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Establishing an organisational climate for successful professional development
 

Establishing an organisational climate for successful professional development

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  • Full Name Full Name Comment goes here.
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  • Context, culture, conditions and competencies are the factors that really can determine the successful professional development. However, I think it's true that all stakeholders have the same role to implement it, not just the leader.
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  • It would be interesting to consider the barriers in terms of first order and second order. Very informative presentation.
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  • The four Cs of ICT integration are all as integrated with one another as the implementation itself. All facets should be considered equally.
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  • to successfully do professional development, it is important to establish organisational climate which comprises four elements. context, culture, conditions and competencies. what the context of your organisation, the culture where vision, beliefs and values are shared, the condition, money, time, resources are available and competencies. good article..
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  • The questions highlighted the difficulty of separating culture, context and conditions. They are always linked.
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    Establishing an organisational climate for successful professional development Establishing an organisational climate for successful professional development Presentation Transcript

    • Establishing an Organisational Climate for Successful Professional Development A summary of an article by Borthwick & Risberg (2008) Presented by Maielle Chiongson
    • Why are technological innovations thriving in some school environments whereas it is met with resistance in others?
    • Possible barriers O Lack of time, training, resources and technical support O Requires the “acquisition of an entirely new set of skills and world outlook” (Hodas, 1993 p. 9) O Change is view both as disruptive and a criticism O Natural resistance to change in general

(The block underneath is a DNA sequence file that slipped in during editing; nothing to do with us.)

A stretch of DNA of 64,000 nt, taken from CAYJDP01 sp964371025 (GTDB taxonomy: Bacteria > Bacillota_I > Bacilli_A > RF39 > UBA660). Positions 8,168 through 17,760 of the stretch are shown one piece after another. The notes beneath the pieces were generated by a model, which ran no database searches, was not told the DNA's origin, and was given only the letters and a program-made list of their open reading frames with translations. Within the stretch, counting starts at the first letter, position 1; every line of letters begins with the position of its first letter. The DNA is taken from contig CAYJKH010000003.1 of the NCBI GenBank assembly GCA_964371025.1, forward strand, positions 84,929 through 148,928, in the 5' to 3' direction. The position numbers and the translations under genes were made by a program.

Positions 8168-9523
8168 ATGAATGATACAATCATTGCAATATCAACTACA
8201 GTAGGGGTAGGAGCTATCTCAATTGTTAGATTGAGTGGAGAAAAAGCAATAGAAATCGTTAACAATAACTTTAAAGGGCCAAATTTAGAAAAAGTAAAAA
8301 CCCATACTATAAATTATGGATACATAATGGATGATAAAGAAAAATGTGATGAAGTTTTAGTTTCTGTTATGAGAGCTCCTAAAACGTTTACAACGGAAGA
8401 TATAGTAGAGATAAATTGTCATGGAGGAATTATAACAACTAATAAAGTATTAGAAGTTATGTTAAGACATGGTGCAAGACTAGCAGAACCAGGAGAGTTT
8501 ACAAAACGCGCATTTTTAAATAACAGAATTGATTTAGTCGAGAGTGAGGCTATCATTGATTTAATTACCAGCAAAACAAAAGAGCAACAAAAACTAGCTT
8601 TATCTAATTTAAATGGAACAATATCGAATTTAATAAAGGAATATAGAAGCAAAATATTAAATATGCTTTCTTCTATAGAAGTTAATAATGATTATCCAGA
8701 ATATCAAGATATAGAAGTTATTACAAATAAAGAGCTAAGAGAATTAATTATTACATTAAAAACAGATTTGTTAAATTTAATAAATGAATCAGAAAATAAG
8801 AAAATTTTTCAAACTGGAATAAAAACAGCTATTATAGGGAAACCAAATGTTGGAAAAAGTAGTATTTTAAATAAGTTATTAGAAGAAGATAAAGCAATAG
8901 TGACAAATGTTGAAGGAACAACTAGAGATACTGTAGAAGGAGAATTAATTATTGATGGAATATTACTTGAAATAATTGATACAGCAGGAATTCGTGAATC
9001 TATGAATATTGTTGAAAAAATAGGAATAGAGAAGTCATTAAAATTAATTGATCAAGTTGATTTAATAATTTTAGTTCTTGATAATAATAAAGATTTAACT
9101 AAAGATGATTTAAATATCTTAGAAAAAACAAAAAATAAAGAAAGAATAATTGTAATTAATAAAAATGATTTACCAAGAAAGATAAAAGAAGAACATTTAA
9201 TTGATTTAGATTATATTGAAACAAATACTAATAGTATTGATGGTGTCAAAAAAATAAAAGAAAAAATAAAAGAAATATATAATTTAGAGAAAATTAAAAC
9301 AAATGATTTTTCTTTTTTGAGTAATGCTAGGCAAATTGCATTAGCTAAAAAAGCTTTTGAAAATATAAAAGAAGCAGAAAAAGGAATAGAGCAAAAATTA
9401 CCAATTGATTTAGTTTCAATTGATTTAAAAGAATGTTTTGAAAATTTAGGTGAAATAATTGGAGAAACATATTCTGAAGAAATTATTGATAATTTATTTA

• “It is possible for more people than ever to collaborate and compete in real time with more other people on more different kinds of world from more different corners of the planet on more equal footing than at any time ever in history of the world – using computers, email. Fibre-optic networks, teleconferencing and dynamic new software. We are not connecting all the knowledge centres on the planet together into a single global network which….could usher in an era of prosperity, innovation and collaboration by companies, communities and individuals” (Friedman, 2006 p. 8)
    • Successful adoption and diffusion of new technology is determined by organisational climate. • Look beneath the surface • Examine content, culture, conditions and competences • Considers the larger context • Balance organisational change with individual change • Develop shared values • Establish learning communities as social networks for influencing change • Develop a learning organisation and systems thinking • Integrate the work of technology departments • Examine how leadership is distributed • Develop a shared vision • Assess both classroom outcomes and organisational conditions
    • Examining context, culture, conditions, competencies Context • the “skill demands” all students must meet to succeed as providers, learners, and citizens and the particular aspirations, needs, and concerns of the families and community that the school or district serves Culture • the shared values, belief s, assumptio ns, expectati ons, and behaviours related to students and learning, tea chers and teaching, Conditions • the external architectur e surroundin g student learning, th e tangible arrangeme nts of time, space and resources Competencies • the repertoire of skills and knowledge that influences student learning